Our Lady of Sion has connections to France and to two Jewish brothers who found faith in her Son.
Our Lady is beloved under so many manifestations and titles, from the tender motherhood of Our Lady of Guadalupe, to the dire warnings of Our Lady of Fatima. Her titles are truly innumerable.
One special one is Our Lady of Sion.
The roots of this devotion go back to the 4th or 5th century. Sion (or Zion) is a place in the Diocese of Toul in France where Christianity in the future nation took root. Writings from a Christian named Nicetius were found there, and it is recorded that a church dedicated to Our Lady was the center of a very large Catholic community. The Basilica of Our Lady of Sion was built over the ruins of a temple that had been dedicated to an unknown Roman goddess.
Leaping forward to the 19th century, the Congregation of Our Lady of Sion was actually two Catholic religious congregations founded in Paris. Two brothers, Theodore Ratisbonne and Alphonse Ratisbonne (some spell it Ratisboone or Regensburg), founded the order for Religious Sisters in 1843 and the order for Catholic Priests and Brothers in 1852.
Their mission statement reflects the uniqueness of this devotion to Our Lady: “to witness in the Church and in the world that God continues to be faithful in his love for the Jewish people and to hasten the fulfillment of the promises concerning the Jews and the Gentiles.” (Constitution, article 2).
As a cradle Catholic who is the maternal grandson of a Hebrew man, and a descendant of family members killed in the Holocaust, I was edified to learn of the Congregation of Our Lady of Sion.
The Ratisboone brothers and founders of the order were Jews. They were continually being drawn to the Church but Theodore became Catholic first. Seeing some of his friends embrace Catholicism and after studying and reading about the faith, he was baptized in 1826. He was not done with his conversion. He was ordained a priest in 1830.
Alphonse was much more reluctant to embrace and believe in Jesus Christ. But on January 20, 1842, while on a trip to Rome before getting married, he happened to visit the Church of Sant’Andrea delle Fratte. It was here that the Blessed Virgin Mary appeared to him. He hurriedly contacted Theodore and told him. Both brothers believed that God was calling them especially since Alphonse had been personally converted by none other than Our Lady. They both strongly felt that they had been called to bring their fellow Jews to Christianity.
Alphonse was baptized and entered the Society of Jesus, where he spent several years. In 1843 Theodore founded a small community of women who wanted to join him in his ministry of teaching the faith to Jewish children. In 1850, Alphonse, with permission from Pope Pius IX and the Superior General of the Jesuit Order, left the Jesuits and joined with his brother to work together. Side by side, in 1852, they founded the Congregation of the Fathers of Our Lady of Sion.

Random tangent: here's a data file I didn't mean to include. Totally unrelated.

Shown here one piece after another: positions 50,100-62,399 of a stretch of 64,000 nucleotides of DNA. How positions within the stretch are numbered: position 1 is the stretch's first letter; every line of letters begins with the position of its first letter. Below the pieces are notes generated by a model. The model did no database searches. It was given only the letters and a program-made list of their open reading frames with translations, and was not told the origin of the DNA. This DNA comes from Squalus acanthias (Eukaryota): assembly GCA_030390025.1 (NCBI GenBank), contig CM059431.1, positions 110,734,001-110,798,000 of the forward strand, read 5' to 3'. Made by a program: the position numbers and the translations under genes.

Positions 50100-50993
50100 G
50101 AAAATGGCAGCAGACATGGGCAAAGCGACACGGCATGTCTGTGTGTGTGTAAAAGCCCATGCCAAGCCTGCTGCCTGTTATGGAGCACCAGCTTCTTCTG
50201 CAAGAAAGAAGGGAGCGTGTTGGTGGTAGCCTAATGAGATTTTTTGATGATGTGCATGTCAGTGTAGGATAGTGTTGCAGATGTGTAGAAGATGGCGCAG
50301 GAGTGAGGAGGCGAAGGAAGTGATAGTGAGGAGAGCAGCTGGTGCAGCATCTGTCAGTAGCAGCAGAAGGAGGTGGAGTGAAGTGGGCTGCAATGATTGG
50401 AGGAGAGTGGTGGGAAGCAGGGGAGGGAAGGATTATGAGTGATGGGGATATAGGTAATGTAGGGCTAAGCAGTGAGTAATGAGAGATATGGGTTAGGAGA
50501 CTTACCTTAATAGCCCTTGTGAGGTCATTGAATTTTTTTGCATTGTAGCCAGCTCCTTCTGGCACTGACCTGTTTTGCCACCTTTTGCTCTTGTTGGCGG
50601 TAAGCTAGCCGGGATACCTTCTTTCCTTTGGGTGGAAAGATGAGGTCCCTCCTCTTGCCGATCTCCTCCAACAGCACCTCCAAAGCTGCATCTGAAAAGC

Eventually, Theodore Ratisbonne wanted to continue his work of bringing fellow Jews to Christianity. In 1842 while visiting Rome, Pope Gregory XVI blessed Theodore’s ministry. He immediately formed a school for Jewish children in a Christian setting. As God will provide, two Jewish sisters came to him for spiritual advice. They converted to Christianity and became the starting point for the Congregation of Our Lady of Sion, founded in 1847.
Alphonse moved to the Holy Land and in 1858, on the site of the ruins of an old church, built an orphanage and vocational school which the Sisters ran. These schools were open to all children regardless of creed. In 1874, Alphonse began construction on the Ratisbonne Monastery on the outskirts of Jerusalem. It was a school for boys and today is a branch of the Salesian Pontifical University.
Today the Congregations of Our Lady of Sion are spread around the world from Australia to England, to Istanbul, Costa Rica, Rio de Janeiro and even Kansas City, Missouri.
At this time neither of the Ratisbonne brothers has a cause for canonization open, but there are those who are diligently trying to get the process started.
Aleteia has brought you an introduction to some of the titles under which Mary is honored, especially in Latin America. See here:
From Nicaragua, Immaculate Conception of El Viejo: Do you know the connection between St. Teresa of Avila, Our Lady, and Nicaragua?
From El Salvador, Our Lady of Peace of San Miguel: Mary will find her way into your life with creativity and persistence
From Ecuador, Our Lady of Quinche: When God brought a child back to life through the prayers of His Mother
From Paraguay, Our Lady of Miracles of Caacupé: No two stories of Our Lady are ever the same: A mother’s individualized love
From Chile, Our Lady of Andacollo: More marvelous than all Our Lady’s apparitions and miracles put together is this simple reality
From Peru, Our Lady of Evangelization: Do you know the first evangelist?
Our Lady of Charity, from Cuba: In the face of evacuation from Irma, turn to Our Lady of Charity
Our Lady of Aparecida, from Brazil: Pope Francis recalls the joy of entrusting his pontificate to Our Lady of Aparecida
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